Modernising Local Government by Fragmentation: Lessons From The Portmore Municipal Experiment - Jamaica

Eris D. Schoburgh


Abstract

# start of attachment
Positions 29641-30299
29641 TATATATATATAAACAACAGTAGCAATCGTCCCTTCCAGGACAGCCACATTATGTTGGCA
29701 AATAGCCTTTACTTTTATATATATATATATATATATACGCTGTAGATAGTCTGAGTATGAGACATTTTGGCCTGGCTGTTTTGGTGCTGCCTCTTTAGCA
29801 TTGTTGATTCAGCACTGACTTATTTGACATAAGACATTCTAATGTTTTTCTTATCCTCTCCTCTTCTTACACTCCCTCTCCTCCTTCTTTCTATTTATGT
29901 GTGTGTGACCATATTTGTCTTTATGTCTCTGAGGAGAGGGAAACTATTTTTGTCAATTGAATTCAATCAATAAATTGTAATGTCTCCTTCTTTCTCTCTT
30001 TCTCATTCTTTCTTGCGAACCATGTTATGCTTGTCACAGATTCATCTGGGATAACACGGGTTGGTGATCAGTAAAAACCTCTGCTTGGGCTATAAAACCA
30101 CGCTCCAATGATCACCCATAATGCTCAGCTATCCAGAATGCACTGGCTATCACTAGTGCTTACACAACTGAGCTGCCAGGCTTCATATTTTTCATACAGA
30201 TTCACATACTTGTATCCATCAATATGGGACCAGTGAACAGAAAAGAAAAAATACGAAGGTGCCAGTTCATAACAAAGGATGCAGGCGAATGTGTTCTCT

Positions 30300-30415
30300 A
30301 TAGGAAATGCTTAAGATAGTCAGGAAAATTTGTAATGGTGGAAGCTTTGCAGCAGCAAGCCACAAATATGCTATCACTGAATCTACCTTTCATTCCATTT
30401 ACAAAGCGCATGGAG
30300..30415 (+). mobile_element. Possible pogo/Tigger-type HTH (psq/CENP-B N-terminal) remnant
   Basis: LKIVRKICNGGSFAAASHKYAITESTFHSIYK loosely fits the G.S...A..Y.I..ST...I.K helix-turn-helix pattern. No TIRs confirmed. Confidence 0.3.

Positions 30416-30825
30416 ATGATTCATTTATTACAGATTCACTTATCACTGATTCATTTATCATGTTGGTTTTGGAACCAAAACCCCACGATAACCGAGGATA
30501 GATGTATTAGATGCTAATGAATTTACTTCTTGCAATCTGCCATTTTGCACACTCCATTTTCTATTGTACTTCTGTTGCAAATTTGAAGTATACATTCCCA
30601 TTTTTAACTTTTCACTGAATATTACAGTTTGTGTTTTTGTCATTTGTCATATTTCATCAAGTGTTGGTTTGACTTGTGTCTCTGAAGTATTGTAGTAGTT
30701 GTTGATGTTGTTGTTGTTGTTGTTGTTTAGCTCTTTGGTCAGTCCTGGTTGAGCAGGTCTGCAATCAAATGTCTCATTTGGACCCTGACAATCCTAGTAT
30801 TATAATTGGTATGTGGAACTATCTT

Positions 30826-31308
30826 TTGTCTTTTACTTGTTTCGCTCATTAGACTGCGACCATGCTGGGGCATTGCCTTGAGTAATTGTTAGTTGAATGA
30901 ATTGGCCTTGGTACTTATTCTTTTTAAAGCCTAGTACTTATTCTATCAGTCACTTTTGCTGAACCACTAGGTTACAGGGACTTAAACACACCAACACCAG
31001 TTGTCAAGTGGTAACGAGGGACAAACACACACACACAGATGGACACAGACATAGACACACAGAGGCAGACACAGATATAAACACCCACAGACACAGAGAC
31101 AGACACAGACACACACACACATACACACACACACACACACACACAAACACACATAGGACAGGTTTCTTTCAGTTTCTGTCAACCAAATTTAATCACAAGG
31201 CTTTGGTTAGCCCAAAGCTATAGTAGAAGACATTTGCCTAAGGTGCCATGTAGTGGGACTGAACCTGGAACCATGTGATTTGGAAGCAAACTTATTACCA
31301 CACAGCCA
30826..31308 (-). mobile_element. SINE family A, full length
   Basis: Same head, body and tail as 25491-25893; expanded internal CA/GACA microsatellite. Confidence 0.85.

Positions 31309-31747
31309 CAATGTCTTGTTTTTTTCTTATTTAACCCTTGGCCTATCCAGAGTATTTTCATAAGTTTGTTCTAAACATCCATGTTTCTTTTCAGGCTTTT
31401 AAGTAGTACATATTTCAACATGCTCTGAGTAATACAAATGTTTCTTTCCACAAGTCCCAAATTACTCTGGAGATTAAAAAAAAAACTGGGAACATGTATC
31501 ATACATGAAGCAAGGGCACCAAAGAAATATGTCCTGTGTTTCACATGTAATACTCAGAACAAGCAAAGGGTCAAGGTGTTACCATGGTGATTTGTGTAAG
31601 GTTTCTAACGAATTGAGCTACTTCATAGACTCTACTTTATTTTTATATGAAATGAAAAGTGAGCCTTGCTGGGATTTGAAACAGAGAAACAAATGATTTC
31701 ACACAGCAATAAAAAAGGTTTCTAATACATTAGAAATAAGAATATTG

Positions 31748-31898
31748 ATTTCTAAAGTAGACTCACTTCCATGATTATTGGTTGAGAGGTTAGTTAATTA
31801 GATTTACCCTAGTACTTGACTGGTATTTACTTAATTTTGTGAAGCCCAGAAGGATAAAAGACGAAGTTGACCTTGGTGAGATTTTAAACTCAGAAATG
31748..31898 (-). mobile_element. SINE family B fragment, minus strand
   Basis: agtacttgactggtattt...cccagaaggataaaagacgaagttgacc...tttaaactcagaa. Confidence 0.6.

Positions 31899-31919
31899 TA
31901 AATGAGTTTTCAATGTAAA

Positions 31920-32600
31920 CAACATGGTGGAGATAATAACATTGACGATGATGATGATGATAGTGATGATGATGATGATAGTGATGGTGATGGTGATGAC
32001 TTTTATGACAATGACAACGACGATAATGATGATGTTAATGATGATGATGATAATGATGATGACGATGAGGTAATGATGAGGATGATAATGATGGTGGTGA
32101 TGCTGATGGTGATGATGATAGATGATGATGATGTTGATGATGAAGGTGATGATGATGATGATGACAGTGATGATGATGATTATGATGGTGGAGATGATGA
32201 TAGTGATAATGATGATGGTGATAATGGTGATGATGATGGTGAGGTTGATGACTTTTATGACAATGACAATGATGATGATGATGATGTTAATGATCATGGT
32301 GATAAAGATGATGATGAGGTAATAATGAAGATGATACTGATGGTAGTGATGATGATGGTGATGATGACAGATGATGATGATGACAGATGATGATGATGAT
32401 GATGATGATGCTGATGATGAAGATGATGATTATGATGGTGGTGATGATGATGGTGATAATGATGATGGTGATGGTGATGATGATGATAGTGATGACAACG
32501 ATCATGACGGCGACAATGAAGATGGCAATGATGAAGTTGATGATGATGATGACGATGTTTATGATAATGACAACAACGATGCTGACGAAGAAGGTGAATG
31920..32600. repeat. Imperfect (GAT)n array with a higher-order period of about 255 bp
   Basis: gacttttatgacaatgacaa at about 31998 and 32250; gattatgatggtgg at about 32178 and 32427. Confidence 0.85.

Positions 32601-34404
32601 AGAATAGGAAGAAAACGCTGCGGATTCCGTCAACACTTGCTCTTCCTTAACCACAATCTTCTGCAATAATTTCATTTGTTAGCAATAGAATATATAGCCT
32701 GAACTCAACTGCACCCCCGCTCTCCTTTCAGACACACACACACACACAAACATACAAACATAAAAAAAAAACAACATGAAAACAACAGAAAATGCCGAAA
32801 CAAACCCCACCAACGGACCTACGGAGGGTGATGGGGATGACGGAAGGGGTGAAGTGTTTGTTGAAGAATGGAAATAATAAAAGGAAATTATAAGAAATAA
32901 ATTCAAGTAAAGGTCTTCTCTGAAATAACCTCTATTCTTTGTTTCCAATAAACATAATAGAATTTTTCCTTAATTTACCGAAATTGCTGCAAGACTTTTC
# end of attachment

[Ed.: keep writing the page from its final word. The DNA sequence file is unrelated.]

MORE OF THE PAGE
Modernization of local government leads inevitably to the vexed question of how to structure local government to meet the changed circumstances in which it operates. This acknowledgement is no less so for the Caribbean in general and Jamaica in particular, where forces such as increased suburbanization and higher level of citizen demands on local government have prompted policy to respond to the changing world of local government. The recalibration of local government structure serves key objectives – to achieve economies of scale; to assure organisational viability and to reinvigorate local democracy. The Portmore Municipal Council (PMC) in Jamaica, enacted by the Municipalities Act of 2003 is representative of fragmentation of local government and innovates local policy and administration in two ways: (a) popular election of Mayor; and (b) construction of local/community self-management institutional arrangements. This paper reviews the experience of the PMC during its formative years of operation to determine the extent to which the philosophy and practice of local/community self-management norms are being institutionalised into the operations of the municipality and identify lessons for the broader adoption of a process of municipalisation.

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